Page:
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Muller v. Oregon
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  1. Muller v. Oregon A Question of Women’s Rights

  2. Background Information • On February 19, 1903, the legislature of the State of Oregon passed an act stating: • SEC. 1. That no female shall be employed in any mechanical establishment, or factory, or laundry in this State more than ten hours during any one day. The hours of work may be so arranged as to permit the employment of females at any time so that they shall not work more than ten hours during the twenty-four hours of any one day.

  3. Background continued • Sec. 3 made a violation of the provisions of the prior sections a misdemeanor subject to a fine of not less than $10 nor more than $25. • The law was designed to protect women’s health because their ability to produce healthy offspring was a vital interest of the state.

  4. The Case • On September 18, 1905, information was filed in the State of Oregon charging that Joe Haselbock, supervisor of the Grand Laundry in Portland, OR (owned by Curt Muller) required a female worker, Mrs. E. Gotcher, to work more than 10 hours on September 4th.

  5. Verdict and Appeals • A trial resulted in a verdict against the defendant, who was sentenced to pay a fine of $10. • Muller appealed to the Supreme Court of the State which affirmed the conviction. • He then appealed to the United States Supreme Court.

  6. US Supreme Court • It had been decided by the State Supreme Court that the law did not violate State law. • When brought to the US Supreme Court, the question before the justices was whether or not the law violated the 14th Amendment’s right of people to make their own contracts.

  7. Fourteenth Amendment • No State shall make or enforce any law which shall abridge the privileges or immunities of citizens of the United States; nor shall any State deprive any person of life, liberty, or property, without due process of law; nor deny to any person within its jurisdiction the equal protection of the laws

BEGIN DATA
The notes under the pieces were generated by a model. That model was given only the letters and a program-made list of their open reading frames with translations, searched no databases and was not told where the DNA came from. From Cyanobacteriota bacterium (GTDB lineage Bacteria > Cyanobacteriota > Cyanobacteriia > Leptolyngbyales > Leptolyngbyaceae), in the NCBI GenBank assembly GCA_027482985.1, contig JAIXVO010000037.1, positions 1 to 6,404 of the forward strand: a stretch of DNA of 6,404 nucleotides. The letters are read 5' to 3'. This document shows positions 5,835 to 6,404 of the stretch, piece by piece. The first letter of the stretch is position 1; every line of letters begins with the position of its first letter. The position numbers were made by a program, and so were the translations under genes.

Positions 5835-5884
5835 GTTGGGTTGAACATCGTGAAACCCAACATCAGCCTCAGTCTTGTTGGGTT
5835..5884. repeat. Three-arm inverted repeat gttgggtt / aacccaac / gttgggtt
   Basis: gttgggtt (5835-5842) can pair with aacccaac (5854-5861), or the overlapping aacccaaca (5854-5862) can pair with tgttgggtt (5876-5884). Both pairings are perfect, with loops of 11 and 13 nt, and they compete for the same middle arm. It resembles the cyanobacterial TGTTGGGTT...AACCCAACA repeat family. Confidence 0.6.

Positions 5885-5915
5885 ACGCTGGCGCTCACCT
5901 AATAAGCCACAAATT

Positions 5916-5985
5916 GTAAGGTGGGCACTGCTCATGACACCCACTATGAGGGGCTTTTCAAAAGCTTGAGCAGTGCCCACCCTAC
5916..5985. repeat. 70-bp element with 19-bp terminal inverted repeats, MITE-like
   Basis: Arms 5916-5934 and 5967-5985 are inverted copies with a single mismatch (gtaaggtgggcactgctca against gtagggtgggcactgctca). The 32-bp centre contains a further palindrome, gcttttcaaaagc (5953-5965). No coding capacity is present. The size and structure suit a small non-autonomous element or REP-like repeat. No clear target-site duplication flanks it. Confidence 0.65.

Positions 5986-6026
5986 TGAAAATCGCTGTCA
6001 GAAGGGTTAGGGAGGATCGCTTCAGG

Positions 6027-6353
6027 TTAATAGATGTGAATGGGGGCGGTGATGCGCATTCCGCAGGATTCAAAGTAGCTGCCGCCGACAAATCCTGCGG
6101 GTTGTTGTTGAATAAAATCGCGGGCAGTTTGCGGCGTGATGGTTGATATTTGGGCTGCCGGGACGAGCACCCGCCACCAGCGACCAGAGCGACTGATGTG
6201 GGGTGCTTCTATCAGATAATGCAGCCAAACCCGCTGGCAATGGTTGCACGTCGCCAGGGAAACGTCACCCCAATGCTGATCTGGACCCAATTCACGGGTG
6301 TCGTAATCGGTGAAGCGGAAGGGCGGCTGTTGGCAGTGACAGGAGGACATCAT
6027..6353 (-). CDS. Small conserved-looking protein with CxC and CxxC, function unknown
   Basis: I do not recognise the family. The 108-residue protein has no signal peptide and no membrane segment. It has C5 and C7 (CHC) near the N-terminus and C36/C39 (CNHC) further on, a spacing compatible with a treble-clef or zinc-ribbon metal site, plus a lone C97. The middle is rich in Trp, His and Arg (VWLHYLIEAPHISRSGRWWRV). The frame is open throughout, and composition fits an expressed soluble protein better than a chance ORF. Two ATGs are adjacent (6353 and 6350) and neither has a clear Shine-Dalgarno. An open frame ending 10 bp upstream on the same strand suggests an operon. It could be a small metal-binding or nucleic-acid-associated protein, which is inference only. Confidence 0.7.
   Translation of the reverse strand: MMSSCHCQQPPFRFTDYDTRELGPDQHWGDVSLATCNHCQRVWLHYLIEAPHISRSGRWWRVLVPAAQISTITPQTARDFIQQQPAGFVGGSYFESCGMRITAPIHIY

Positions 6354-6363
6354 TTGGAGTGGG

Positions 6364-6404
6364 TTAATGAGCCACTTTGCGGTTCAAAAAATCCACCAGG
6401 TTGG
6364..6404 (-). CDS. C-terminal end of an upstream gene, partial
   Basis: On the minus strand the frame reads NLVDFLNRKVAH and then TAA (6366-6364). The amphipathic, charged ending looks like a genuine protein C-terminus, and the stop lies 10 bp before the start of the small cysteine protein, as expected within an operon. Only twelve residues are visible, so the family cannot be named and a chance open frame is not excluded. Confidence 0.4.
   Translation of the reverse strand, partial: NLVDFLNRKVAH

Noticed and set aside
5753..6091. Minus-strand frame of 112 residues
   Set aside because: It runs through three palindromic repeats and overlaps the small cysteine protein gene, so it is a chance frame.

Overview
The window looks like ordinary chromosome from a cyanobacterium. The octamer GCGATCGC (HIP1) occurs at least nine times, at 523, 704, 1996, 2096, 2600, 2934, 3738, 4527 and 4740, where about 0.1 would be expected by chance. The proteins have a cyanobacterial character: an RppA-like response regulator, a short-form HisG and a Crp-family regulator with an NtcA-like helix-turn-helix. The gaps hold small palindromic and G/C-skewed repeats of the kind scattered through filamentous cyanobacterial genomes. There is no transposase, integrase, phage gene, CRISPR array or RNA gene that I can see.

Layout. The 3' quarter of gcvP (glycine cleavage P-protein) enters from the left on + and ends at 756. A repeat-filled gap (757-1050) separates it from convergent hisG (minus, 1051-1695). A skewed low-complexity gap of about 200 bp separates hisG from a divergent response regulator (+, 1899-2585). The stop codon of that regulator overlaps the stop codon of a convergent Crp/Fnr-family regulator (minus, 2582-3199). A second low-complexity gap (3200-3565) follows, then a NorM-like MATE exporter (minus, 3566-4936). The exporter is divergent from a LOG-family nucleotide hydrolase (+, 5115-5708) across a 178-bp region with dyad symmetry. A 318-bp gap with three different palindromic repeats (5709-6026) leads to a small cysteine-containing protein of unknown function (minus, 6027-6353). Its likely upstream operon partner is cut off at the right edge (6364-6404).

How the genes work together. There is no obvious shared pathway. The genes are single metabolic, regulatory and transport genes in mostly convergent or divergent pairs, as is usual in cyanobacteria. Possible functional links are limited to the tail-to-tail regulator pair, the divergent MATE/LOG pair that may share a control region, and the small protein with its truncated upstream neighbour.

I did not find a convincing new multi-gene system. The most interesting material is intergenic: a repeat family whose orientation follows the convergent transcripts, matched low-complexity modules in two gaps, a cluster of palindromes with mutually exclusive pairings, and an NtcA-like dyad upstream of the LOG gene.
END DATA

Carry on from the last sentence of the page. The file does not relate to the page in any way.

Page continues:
8. Muller’s Argument • Oregon’s law violates the 14th Amendment because the statute does not apply equally to all persons. • The kinds of work prescribed are not unlawful, nor are they declared to be immoral or dangerous to the public health; nor can such a law be sustained on the ground that it is designed to protect women on account of their sex. • There is no necessary or reasonable connection between the limitation prescribed by the act and the public health, safety, or welfare.

  9. Unanimous Opinion • A unanimous opinion was given by Justice David J. Brewer. • They decided in favor of the State of Oregon and its ability to regulate the number of hours worked by women. • This decision put a woman's child-bearing ability and stability of her family over her rights as a worker.

  10. Justice Brewer’s Remarks: • "That woman's physical structure and the performance of maternal functions place her at a disadvantage in the struggle for subsistence is obvious. This is especially true when the burdens of motherhood are upon her. Even when they are not, by abundant testimony of the medical fraternity continuance for a long time on her feet at work, repeating this from day to day, tends to injurious effects upon the body, and as healthy mothers are essential to vigorous offspring, the physical well-being of woman becomes an object of public interest and care in order to preserve the strength and vigor of the race."

  11. Effect • Progressives were happy with this outcome. • Equal-rights feminists were not because it upheld stereotype gender roles and restricted women’s financial ability.